Having spent the last 20 years finding, understanding, and communicating with opinion leaders, it’s become clear that the traditional definition of “opinion leader” has undergone a significant transformation. With the development of a more diverse and fractured media environment, opinion leaders have been increasingly establishing themselves in niche areas with a growing level of influence on these areas.
The rapid development of communications technologies has been at the center of this change, so it’s no surprise that in the first standalone measure of smart phone usage, the Pew Internet Project gathers some interesting data that shines a light on this. In a national telephone survey of adults conducted April 26 – May 22, 35 percent – over one-third – of Americans report owning smart phones. These Americans access the Internet or email on phones (87%), which includes two-thirds (68%) who do so on a daily basis. Twenty-five percent responded that they mostly use their smart phones for accessing the Internet rather than their desktop or laptop computers.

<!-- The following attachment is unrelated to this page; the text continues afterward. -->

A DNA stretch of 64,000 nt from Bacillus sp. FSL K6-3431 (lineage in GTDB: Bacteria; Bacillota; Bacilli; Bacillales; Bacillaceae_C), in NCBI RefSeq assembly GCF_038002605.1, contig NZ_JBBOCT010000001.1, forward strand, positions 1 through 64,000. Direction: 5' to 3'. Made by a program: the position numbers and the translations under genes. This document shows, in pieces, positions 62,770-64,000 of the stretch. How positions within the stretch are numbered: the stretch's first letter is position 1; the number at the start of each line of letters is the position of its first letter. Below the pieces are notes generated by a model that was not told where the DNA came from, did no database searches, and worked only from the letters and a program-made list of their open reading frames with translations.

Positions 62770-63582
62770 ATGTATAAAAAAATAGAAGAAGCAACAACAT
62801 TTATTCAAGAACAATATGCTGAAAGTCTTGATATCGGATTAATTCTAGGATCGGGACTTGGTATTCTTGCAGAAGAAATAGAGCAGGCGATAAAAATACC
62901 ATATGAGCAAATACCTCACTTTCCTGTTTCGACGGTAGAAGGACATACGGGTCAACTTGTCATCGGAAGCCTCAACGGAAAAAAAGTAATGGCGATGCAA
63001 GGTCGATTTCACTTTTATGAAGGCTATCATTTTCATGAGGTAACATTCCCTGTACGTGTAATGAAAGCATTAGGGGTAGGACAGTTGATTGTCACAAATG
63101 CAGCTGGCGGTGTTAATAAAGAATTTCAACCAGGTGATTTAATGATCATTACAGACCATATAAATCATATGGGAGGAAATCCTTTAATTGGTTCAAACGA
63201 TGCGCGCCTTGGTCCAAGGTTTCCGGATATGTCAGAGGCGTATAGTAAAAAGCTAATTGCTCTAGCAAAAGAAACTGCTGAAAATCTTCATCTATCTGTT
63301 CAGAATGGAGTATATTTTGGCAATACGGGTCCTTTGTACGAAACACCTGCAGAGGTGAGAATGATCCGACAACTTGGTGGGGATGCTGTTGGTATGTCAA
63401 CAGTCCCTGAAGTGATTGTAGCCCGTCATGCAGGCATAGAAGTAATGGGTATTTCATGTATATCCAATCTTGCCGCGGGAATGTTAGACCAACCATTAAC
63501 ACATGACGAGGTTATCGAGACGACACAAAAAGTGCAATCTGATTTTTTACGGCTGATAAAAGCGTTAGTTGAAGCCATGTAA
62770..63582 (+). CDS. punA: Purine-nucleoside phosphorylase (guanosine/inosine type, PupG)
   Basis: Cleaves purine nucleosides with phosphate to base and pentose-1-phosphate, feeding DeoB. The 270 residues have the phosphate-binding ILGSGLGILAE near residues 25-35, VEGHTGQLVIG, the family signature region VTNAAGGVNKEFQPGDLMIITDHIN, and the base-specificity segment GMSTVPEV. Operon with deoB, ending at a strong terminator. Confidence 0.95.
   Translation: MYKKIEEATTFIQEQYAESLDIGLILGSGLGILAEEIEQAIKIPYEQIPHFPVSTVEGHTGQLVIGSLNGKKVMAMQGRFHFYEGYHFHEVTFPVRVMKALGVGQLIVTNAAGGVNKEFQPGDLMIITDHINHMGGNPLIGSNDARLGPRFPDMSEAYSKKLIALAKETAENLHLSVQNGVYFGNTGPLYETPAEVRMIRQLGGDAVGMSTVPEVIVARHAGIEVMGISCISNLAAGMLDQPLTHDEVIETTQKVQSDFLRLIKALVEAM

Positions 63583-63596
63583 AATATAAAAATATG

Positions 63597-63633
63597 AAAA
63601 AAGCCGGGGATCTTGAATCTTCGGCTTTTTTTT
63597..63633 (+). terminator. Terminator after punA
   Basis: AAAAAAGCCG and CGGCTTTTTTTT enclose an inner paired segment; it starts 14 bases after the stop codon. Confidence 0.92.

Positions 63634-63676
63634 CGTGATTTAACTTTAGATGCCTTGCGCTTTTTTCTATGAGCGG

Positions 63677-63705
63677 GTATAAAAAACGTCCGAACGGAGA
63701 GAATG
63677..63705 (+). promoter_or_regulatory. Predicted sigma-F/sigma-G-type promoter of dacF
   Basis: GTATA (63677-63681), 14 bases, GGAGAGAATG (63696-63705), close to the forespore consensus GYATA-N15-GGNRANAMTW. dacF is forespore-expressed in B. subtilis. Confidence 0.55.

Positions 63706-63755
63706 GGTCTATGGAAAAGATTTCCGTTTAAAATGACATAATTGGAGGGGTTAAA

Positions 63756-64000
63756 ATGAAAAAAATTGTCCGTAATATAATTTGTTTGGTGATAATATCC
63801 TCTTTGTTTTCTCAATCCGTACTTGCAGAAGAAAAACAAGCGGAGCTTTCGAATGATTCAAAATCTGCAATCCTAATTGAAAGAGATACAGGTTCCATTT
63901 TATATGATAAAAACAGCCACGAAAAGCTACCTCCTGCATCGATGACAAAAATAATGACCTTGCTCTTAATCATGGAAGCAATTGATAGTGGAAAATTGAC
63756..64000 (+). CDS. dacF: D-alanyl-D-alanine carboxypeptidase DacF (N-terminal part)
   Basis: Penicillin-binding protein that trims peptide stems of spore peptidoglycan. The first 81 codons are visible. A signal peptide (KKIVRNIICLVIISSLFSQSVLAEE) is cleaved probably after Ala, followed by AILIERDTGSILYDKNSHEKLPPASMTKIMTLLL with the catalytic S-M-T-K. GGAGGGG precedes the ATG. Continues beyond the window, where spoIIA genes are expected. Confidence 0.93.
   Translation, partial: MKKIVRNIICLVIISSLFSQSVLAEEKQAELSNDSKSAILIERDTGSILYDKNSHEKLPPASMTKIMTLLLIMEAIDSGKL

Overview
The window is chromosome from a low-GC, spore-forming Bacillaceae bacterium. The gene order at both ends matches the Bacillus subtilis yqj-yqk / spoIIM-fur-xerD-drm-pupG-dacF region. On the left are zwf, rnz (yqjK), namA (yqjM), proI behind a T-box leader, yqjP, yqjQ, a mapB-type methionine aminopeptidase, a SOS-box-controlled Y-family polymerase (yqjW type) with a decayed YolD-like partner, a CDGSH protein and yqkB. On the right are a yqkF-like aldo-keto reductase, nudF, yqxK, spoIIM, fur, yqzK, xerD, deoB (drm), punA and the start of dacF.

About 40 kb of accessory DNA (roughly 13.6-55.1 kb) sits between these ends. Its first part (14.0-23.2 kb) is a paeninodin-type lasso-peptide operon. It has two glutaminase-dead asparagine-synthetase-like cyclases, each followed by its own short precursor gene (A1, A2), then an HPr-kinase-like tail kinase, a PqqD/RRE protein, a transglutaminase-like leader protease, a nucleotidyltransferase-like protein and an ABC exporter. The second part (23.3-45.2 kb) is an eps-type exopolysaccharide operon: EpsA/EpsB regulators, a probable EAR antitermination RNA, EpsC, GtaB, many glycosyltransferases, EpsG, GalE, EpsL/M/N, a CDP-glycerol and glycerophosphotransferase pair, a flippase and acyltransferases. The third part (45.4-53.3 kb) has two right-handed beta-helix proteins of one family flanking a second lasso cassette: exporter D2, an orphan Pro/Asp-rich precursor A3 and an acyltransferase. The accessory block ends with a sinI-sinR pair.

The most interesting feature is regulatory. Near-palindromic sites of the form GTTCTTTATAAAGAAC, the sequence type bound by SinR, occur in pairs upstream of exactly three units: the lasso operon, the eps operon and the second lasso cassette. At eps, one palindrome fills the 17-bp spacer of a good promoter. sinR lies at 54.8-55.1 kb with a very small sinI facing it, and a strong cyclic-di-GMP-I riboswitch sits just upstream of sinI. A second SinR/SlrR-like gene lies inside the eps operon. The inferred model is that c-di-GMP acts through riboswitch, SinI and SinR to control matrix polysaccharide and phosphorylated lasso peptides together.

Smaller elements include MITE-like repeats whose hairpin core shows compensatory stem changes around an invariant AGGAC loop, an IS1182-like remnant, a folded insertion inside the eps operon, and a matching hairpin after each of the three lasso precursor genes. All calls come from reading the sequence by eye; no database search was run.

When separated by demographic group, higher levels of smartphone adoption were seen among the financially well-off and well-educated, non-whites, and those under the age of 45.
Seeing clear evidence of these trends over the last several years, we adapted the Opinion Leader Network , our proprietary online advertising network for advocacy campaigns and premium brand advertisers, to increasingly focus on mobile devices to reach opinion leaders.
The rate of adoption of mobile devices among opinion leaders shows no sign of slowing and the OLN is staying in front of the trend.